Anyway, the TV show’s host, John Bowler, had researched Baslee’s Airdrome Aeroplanes web site and had noticed his Dream Classic ultralight. The aircraft was powered by a popular 40-horsepower two-stroke engine. The National Geographic Channel was going to make a series of programs called “Mad Scientists,” which would challenge various free-thinking individuals to come up with something completely different.

What they challenged Baslee with was definitely new to him. They wanted him to build something that he had never built before and make it fly.

Come and get it! Sharon Starks, Ronnie Rollins, Dave Laur, Susan Baslee, Haylee Cleveland and Jeff Givens in the midst of slingin’ hash and scramblin’ eggs. (This was the only reason some of the crowd showed up.)

That in itself was a little challenging because he has built 63 aircraft, most from scratch. These include powered parachutes, Long-EZs and an early Glasair, not to mention a passel of WW-I aircraft and even some earlier aircraft like the Bleriot XI and a 1910 Demoiselle replica. Baslee had no idea what in the world Bowler would dream up for him to do, but he has never walked away from a new challenge.

In the walk around Baslee’s plant, Bowler saw a small electric wind generator sitting under the workbench. Then someone on the film crew made a joke: “What about an electric airplane?”

Baslee came back with a comment along the lines of, “We’re going to need a really long extension cord, and then we’ll just fly it around in a tight circle like a U-Control model.” That was the moment the germ of an idea was born. Bowler wanted to challenge Baslee to convert the Dream Classic from gas engine to electric motor in just 48 hours—and make it fly.

The first meeting clarified the rules of the challenge. Baslee would be allowed to have all the necessary tools, car batteries, wind-generator “motor,” propeller, controllers, wiring, aluminum and assorted miscellaneous accoutrements on hand, ready to go. The most intimidating rule stipulation was that all of the components had to be “off the shelf.” No exotic batteries, motors or super-expensive parts were allowed. The 48-hour challenge would start on Friday morning, with the test flying scheduled for Sunday morning.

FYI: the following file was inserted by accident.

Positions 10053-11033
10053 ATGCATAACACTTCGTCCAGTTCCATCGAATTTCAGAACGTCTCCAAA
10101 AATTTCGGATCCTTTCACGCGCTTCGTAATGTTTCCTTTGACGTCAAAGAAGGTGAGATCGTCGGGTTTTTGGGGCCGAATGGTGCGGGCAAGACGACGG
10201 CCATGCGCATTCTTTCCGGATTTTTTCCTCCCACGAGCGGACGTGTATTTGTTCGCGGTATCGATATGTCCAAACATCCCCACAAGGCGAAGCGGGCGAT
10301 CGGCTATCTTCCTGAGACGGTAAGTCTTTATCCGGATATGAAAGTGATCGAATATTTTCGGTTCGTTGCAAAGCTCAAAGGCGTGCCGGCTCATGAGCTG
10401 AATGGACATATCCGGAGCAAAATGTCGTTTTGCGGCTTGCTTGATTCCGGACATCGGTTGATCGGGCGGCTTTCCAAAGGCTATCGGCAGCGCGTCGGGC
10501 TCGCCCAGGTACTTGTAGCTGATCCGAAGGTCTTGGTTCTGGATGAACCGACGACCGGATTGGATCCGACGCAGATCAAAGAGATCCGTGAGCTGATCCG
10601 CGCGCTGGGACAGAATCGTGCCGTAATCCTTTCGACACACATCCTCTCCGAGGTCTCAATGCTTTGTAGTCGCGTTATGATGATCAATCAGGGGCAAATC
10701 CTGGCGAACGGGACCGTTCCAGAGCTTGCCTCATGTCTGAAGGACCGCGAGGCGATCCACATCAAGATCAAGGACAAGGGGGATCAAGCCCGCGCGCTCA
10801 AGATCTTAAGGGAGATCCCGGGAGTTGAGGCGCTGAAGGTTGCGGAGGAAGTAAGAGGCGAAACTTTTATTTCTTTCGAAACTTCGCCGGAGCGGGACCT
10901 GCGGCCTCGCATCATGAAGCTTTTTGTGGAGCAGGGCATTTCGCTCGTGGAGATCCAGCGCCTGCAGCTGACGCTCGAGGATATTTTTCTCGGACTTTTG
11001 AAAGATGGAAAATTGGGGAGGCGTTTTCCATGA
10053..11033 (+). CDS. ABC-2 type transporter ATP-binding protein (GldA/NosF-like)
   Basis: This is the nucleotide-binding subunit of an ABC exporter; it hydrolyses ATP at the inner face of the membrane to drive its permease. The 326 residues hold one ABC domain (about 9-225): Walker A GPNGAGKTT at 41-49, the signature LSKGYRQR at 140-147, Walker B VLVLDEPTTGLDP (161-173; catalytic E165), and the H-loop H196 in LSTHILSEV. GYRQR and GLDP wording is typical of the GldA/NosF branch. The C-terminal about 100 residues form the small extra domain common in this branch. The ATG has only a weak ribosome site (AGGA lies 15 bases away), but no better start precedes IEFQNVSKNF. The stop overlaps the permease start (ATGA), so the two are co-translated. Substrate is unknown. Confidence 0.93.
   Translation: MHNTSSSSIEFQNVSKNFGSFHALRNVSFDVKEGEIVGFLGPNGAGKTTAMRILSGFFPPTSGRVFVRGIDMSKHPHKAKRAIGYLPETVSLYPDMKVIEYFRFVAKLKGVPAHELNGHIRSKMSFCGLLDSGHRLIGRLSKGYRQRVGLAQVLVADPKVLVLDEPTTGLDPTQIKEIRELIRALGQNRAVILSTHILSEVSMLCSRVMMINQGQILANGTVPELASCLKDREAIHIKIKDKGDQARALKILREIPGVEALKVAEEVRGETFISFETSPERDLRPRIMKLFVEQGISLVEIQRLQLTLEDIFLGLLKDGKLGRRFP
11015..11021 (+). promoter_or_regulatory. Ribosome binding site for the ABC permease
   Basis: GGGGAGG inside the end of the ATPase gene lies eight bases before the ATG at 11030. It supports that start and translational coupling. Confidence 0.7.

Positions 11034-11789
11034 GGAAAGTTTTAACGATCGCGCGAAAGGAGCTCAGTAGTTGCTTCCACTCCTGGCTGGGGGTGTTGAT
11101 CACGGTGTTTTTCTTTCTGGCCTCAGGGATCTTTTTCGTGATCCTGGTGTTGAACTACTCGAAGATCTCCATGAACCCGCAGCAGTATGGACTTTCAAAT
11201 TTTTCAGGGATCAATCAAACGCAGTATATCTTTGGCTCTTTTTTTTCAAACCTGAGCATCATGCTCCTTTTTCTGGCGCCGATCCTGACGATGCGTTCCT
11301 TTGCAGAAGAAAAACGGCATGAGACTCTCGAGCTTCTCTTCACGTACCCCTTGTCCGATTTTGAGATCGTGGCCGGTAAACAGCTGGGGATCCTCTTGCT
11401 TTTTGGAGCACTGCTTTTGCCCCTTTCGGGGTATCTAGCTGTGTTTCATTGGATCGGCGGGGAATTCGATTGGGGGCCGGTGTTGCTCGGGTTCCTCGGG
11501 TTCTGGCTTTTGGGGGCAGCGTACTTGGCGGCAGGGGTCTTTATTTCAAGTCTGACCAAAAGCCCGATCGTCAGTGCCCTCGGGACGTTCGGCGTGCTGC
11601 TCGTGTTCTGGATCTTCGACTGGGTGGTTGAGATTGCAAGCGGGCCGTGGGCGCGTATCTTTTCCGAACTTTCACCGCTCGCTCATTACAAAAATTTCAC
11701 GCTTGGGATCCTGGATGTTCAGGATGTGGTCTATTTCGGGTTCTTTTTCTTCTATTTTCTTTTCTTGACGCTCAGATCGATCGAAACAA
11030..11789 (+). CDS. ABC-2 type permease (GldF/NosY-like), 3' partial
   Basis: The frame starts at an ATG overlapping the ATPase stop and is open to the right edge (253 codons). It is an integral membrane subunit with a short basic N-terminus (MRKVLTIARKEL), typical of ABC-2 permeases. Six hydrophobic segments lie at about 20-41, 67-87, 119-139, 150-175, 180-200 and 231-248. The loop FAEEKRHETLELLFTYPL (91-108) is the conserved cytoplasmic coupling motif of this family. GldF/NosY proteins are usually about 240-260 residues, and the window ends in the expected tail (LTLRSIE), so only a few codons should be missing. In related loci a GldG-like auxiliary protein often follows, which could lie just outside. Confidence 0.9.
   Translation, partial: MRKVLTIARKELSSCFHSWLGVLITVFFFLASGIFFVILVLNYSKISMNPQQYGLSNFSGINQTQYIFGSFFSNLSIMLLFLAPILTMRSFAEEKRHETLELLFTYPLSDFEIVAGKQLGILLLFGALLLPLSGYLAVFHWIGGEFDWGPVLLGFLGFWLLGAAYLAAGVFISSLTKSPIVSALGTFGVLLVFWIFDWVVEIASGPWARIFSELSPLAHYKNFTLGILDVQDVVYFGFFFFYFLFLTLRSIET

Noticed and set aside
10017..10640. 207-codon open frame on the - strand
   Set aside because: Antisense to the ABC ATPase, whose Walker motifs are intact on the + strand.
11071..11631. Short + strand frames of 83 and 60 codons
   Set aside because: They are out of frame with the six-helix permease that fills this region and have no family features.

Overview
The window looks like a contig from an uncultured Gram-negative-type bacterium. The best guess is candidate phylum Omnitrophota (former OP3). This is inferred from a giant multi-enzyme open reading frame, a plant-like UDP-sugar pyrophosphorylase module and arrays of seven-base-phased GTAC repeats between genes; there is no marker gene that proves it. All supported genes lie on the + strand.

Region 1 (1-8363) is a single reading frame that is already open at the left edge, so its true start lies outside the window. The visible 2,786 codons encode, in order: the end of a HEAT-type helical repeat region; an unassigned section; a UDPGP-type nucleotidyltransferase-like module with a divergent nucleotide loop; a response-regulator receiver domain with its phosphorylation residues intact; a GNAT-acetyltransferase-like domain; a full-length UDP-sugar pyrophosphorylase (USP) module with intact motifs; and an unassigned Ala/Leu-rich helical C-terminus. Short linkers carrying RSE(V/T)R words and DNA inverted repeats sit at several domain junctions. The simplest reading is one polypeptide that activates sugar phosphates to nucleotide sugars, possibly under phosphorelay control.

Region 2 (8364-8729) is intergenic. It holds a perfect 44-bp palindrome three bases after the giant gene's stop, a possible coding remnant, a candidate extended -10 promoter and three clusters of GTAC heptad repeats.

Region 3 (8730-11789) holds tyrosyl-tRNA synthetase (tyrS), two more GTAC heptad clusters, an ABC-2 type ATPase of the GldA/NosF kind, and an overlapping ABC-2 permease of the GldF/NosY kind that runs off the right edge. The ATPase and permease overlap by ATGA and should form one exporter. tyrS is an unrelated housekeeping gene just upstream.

Scrounging around the shop got a lot of the stuff they needed for the project. Anything else was found at the local hardware and auto-parts stores. The TV crew spent a few days interviewing Baslee, touring the Airdrome Aeroplanes plant and watching demonstrations of some of his ultralight and WW-I designs. Baslee even took Bowler up for a flight in a two-seat ultralight trainer for some actual hands-on-the-stick flight time.

By Thursday afternoon, all of the parts were assembled, but it didn’t take long for the first disastrophe to strike. As a smoke test, everything was hooked up on a test bench and switched on. The first motor was faulty and burned out in a few seconds. It just so happened that Harvey Cleveland, the designated pilot for the event, had dropped in to Baslee’s in his ’48 Aeronca Champ to check on progress. He and Baslee did some calling around, and they found another motor in Columbia, Missouri. Without batting an eye, Cleveland jumped in the Champ and roared off. It was about a 45-minute flight. The motor was waiting for him at the Columbia airport. He was back to Baslee’s in plenty of time to bench-test it, and this one was healthy. All was ready for the 48-hour challenge.

Let the Games Begin

Friday morning early, the crew was ready to go into Baslee mode. The first task was removing the gas engine, fuel tank and all of the assorted plumbing and controls. That took Baslee’s merry crew about 90 minutes.

While all that was going on, Baslee and his right-hand man, Jim Hickman, fabricated and installed the engine mount for the new electric motor, battery box, cables and switches. All of these parts were drawn out, cut out, riveted or bolted together and mounted on the fuselage keel.

While Hickman was straw-bossing all this activity, Baslee’s friend Bill Martin was figuring out the wiring, motor controls and general placement of all the electrical gear. In Baslee mode, this only took a few hours.

The TV crew was filming all this feverish activity, trying not to get trampled underfoot. You could tell they were new to the type of activity that’s normal at the House of Pain.

By early afternoon, the airplane was ready. A short full-power pull-test measured 140 pounds of pull. That was a very promising sign for the big day on Sunday. The plane was broken down, put on a trailer and trucked the short 20-minute drive to Baslee’s test field, west of Warrensburg, Missouri. There, the plane was assembled, and all was ready for the challenge. The weather forecast for Sunday was brutal. Dangerous heat advisories had already been posted, with strong gusty winds from the south. The revised plan was for everyone to gather at the airport at 0530 hours to “get ’er done” quick.

Late in the afternoon on Sunday, we have flight! Not a whole lot of it, but the challenge had been met. Woo hoo!